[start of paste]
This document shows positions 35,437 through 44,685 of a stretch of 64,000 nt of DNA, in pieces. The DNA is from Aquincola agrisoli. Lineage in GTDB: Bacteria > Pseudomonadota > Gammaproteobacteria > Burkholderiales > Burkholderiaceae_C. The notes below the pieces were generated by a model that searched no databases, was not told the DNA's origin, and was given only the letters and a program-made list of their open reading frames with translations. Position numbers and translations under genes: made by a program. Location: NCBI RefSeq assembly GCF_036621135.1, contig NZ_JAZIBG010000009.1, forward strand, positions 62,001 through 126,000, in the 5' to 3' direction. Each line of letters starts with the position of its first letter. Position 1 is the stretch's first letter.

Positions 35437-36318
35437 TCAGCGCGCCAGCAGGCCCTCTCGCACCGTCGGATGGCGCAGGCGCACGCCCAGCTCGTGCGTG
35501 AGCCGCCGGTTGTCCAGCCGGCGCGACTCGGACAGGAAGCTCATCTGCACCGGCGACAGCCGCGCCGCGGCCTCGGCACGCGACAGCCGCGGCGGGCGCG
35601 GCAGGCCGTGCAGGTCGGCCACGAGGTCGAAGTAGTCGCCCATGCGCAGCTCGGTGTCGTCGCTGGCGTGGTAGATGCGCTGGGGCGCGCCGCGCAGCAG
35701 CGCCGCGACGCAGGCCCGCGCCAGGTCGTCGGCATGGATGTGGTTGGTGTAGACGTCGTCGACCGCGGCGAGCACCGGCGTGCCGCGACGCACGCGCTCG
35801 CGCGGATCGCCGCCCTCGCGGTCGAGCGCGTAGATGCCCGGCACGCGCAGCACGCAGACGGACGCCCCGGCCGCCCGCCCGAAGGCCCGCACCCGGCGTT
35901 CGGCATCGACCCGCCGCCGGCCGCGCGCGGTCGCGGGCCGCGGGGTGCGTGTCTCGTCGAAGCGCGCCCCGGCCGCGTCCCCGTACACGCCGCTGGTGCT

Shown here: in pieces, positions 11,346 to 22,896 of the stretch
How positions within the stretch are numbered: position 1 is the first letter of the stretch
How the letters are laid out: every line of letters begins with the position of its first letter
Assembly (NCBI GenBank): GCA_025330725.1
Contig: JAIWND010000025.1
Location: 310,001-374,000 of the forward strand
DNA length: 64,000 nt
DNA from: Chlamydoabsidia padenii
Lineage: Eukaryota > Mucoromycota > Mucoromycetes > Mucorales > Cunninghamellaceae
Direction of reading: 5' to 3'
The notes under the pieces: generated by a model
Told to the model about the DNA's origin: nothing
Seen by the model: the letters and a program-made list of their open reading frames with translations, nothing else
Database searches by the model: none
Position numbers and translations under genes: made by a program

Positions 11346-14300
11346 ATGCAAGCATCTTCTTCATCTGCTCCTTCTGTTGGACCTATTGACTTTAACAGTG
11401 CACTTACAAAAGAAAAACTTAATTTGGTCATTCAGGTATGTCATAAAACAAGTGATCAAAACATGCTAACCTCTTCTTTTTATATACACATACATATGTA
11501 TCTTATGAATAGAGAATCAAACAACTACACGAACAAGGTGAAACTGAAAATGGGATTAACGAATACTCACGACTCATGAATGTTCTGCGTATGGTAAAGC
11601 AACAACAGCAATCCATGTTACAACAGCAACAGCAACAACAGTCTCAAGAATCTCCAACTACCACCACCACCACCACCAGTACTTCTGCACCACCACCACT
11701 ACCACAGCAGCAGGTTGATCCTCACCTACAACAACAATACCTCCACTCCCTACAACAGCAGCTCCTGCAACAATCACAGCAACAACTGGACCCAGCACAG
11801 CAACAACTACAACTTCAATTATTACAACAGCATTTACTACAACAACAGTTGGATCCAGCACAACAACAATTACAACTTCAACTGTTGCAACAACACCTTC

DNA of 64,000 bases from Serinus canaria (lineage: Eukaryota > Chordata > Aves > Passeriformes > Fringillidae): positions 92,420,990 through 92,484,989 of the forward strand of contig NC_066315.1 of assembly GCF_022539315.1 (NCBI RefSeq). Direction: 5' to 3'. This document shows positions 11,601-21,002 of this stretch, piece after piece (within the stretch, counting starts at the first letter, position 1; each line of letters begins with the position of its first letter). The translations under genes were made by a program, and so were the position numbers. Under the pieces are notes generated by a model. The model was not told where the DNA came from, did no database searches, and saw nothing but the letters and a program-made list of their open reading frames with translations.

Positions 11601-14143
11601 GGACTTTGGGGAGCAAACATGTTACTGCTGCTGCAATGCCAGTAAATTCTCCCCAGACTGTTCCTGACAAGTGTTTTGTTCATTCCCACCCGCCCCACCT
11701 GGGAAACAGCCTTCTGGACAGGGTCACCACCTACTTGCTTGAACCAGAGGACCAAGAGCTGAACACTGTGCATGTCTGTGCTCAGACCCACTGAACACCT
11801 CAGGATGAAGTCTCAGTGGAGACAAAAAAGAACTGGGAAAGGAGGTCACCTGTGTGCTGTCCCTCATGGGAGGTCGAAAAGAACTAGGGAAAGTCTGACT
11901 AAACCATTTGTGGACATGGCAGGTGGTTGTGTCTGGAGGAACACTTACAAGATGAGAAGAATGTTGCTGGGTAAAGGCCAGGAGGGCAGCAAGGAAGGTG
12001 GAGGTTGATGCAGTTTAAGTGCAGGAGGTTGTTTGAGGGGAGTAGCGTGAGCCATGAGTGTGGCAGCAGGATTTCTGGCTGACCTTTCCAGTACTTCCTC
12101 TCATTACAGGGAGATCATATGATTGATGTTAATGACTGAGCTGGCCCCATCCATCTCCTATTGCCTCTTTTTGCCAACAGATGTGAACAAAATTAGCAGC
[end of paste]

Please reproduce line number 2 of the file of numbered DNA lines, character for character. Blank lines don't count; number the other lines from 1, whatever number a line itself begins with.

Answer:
Positions 35437-36318